To be sure, there will be new jobs. For example, history proved the textile Luddites wrong on two fronts: destroying technology will not halt its progress; and technology did not make human labour obsolete. Rather, if the modern-day textile industry is any indication, jobs in the industry augment themselves to incorporate current technologies while also creating new ones.

In fact, it was not even a decade ago that jobs like data scientist and automation specialist were unheard of. Today, science, technology, engineering and mathematics (STEM)-related jobs are among the most highly demanded in every industry.

Digital technology has its limitations, though, and researchers generally agree that jobs that involve creativity, social intelligence and manipulation are unlikely to be automated.

This begets the question: are our schools preparing students for jobs in the digital era? Ooi Peng Ee, CEO of Penang Science Cluster, finds it hard-pressed to say yes.

Initiated by the Penang state government in 2009 and led by industrial players, Penang Science Cluster (PSC) is on a mission to spark student interest in science, technology and innovation. In 2018 Penang Science Cluster had an outreach network of 209 schools in Penang, organising workshops from Lego robotics to computer coding and even aeronautics – slated to begin this year.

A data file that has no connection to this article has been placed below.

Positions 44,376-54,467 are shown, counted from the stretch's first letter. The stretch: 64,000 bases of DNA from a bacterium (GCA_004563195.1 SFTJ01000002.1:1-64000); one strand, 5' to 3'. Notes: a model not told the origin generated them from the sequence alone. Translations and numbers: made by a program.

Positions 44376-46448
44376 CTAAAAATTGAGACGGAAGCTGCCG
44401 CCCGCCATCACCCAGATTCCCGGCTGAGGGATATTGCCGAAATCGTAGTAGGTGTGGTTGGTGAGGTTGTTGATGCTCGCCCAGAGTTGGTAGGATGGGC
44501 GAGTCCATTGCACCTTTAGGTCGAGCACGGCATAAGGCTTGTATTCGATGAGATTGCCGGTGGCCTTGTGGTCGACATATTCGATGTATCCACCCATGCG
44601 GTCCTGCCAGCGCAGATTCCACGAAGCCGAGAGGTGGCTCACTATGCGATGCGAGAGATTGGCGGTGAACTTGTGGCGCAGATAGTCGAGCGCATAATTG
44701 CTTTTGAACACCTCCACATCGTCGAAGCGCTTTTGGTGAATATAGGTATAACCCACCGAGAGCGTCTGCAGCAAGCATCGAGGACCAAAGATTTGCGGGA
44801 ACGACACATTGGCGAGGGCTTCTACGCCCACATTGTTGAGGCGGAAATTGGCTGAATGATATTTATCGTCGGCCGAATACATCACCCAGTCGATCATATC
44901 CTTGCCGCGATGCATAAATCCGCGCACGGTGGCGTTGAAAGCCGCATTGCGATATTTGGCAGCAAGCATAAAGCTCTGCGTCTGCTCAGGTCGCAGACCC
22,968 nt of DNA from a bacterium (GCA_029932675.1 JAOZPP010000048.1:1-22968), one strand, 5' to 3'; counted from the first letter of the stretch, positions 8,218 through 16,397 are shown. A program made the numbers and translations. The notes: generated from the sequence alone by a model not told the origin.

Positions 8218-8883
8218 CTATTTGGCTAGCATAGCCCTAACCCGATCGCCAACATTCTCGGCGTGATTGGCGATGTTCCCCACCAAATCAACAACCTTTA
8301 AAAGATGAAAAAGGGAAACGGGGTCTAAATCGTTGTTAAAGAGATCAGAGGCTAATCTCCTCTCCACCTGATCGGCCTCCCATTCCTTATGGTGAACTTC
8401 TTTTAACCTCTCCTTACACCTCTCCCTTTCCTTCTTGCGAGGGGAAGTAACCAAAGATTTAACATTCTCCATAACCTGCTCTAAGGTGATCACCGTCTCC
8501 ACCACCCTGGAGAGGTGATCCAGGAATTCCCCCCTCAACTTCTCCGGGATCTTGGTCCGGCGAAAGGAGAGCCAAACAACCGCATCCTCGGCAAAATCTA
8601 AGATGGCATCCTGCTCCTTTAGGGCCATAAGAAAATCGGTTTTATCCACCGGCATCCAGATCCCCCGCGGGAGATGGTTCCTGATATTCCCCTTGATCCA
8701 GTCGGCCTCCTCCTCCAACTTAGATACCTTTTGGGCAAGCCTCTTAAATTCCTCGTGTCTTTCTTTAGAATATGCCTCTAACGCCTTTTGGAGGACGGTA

The number of schools involved with Penang Science Cluster is a testament to the growing interest in STEM by students, and an acknowledgement by schools that this is indeed important. However, Penang Science Cluster’s wide network also reflects tacit admission by schools of their inadequacy to equip students with the necessary skills for the future.

According to Ooi, “The Lego robotics programme in schools, for example, involves Penang Science Cluster sourcing for funds to purchase hardware and volunteers to both train and facilitate the year-long session in schools. At the end of each programme cycle, Penang Science Cluster retrieves the hardware, replenishes spoilt and missing parts, and repeats the cycle.”

The only reciprocity required of the school is the permission for Penang Science Cluster to operate, and to identify a suitable teacher as a liaison. This seems to be an unfair allocation of responsibility – in an ideal scenario, the services provided by Penang Science Cluster should be naturally present internally within schools. The reality is that the teaching of these critical skills has by necessity been transferred to non-profit organisations and industry players who act out of a sense of social responsibility.